Jul. 16, 2014 by Wesleyan Alumni Community
In this interview with Wesconnect, Jacob Eichengreen ’13 and Frank Fineis ’13 talk about translating the intellectual work of a senior thesis into reality with Bloom Financial, a microcredit startup that fosters peer-to-peer lending in Uganda.
Bloom Financial is in the running to win Venture for America’s Innnovation Fund crowdfunding competition, which allots an additional $10k to the winner.
Jake and Frank talk about the inception of their startup, launching Espwesso and boxing club, and how Usdan never really had vanilla soft serve:
WESCONNECT: What are your roles at Bloom Financial? How do you see this project taking off?
JAKE EICHENGREEN: Our roles are pretty equal right now at Bloom, as we’re so focused on this crowdfunding campaign and laying the foundation for the project to grow. We’re planning on a purposeful take-off as things become ready. Initially, we will be building our team and network in Uganda, identifying communities and players that are particularly good fits for what we’re doing. Once that happens we’ll grant the first few loans and work carefully with the borrowers to improve our processes and the guidance we give both lenders and borrowers. As we move out of the fundraising focus, my role will shift to a more traditional CEO role, and Franks will become what most people call a COO – his current graduate work and experience is perfect for operating our peer-to-peer lending platform, and he’s much more interested in the technical side of things. Building the tech is going to be a key piece of our trajectory.
WC: On a similar note, this microcredit institution grew out of an honors thesis. How did you translate the thesis into reality?
JAKE: That’s an awesome question. I researched this opportunity first through a SIT summer study abroad program in Uganda and Rwanda, and then again on an independent, Davenport grant-funded research trip back to Uganda during my junior summer. It ultimately turned into my thesis. In my research, I repeatedly came across intellectual works that prescribed solutions to many development problems, but rarely actually were translated into action. I wanted to break that pattern and actually put my research to use outside the University. I was interested in Venture for America following graduation because I saw it as an awesome opportunity to gain the skills and experience in building startups to ultimately realize the vision of the thesis.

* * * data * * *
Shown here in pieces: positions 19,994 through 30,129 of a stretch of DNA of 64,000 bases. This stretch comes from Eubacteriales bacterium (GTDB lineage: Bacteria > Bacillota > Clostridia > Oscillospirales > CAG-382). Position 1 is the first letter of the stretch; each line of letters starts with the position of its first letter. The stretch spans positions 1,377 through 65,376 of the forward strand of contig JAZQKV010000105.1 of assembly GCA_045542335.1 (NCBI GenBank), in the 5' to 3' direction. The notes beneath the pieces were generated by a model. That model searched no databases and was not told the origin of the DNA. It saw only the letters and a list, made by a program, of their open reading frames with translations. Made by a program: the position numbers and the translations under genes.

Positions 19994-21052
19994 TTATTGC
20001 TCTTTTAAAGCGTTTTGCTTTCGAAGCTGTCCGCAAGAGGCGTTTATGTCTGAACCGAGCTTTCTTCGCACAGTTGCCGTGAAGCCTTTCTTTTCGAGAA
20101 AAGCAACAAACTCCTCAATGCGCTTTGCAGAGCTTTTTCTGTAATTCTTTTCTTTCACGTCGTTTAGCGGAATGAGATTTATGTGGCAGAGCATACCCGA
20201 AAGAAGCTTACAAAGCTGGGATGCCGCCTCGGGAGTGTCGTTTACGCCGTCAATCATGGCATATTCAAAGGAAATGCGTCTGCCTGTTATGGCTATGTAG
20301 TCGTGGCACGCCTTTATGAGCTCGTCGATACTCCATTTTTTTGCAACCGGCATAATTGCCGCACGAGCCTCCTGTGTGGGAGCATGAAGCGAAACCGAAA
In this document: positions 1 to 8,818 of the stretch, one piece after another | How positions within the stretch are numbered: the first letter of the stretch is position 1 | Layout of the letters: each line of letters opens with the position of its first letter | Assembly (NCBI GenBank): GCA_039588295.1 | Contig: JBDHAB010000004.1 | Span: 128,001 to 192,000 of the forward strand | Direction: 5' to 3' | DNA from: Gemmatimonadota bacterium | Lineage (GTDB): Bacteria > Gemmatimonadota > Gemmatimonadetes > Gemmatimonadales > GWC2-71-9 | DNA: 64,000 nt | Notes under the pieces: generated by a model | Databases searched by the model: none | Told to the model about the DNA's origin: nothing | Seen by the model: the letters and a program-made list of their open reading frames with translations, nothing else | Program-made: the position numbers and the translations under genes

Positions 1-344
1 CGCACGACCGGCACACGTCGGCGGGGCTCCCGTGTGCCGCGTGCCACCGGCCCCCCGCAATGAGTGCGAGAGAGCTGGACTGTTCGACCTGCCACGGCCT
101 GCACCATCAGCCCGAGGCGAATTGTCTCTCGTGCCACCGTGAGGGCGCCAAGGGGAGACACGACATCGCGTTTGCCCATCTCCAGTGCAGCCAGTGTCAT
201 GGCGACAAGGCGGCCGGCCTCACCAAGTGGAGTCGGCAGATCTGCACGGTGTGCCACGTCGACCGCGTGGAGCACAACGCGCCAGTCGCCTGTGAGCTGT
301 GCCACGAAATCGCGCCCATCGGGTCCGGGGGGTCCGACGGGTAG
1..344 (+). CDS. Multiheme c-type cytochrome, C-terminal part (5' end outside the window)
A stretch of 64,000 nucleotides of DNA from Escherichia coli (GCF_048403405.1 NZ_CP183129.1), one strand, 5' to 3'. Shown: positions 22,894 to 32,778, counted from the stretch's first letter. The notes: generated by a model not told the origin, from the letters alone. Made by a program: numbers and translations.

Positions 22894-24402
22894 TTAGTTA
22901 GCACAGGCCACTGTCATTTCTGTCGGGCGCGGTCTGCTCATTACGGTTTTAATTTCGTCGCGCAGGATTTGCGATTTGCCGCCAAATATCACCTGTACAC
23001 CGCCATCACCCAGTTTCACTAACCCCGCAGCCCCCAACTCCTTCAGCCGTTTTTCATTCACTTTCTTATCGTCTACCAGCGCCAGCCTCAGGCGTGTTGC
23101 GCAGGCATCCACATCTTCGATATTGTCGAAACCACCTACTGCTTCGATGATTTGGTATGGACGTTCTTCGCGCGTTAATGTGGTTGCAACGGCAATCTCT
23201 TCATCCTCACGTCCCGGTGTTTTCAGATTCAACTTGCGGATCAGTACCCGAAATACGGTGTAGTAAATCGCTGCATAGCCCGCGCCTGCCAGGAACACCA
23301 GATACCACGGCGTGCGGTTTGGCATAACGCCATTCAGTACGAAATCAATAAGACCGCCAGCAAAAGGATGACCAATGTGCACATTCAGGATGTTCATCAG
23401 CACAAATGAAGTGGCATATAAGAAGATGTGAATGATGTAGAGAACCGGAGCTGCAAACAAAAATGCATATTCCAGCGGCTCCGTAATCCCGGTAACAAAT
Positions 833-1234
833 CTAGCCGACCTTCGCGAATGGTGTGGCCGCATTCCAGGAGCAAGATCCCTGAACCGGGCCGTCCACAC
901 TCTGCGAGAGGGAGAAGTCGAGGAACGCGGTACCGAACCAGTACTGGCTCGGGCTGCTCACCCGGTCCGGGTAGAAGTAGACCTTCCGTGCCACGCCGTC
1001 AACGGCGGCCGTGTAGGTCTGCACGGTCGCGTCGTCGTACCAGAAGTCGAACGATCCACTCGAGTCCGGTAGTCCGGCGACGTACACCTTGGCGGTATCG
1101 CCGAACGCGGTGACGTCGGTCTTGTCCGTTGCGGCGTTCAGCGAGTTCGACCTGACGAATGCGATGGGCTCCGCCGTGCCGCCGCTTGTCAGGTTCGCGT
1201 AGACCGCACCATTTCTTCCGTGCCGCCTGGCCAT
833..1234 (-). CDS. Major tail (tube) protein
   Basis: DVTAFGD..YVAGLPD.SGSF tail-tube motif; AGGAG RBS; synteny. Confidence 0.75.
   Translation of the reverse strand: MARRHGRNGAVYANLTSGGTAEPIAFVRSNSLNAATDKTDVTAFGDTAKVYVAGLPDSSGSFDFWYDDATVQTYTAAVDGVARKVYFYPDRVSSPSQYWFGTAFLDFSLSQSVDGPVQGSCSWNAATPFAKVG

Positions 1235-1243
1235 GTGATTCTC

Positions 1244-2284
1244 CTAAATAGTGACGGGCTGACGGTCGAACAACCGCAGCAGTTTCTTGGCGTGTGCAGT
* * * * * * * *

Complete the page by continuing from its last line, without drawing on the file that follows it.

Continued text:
I’m currently in Las Vegas, working hard to launch SHIFT and revolutionize urban transportation. Watching Downtown Las Vegas – and the dozens of startups here – evolve and develop over my first year of the fellowship has been incredibly inspiring and motivated me to start moving forward with Bloom Financial. I started working with several local and national players to begin much of the preliminary work for this – legal research, business plans, and solid mentors. Bloom is still in an incredibly early stage, but everything I’ve gained (and will continue to gain) through my fellowship and my time here in Las Vegas will continue to push this thing forward.
Frank and I were housemates senior year, and close friends for most of our time at Wes. We spent many hours (usually while Frank was brushing his teeth) talking through my ideas for this, and he always had suggestions for ways to make my arguments stronger and my thinking more sound. Now that we’re actually building, he has the technical skillset to compliment my experience on the ground.
WC: How did you begin working in development? What are your future career goals?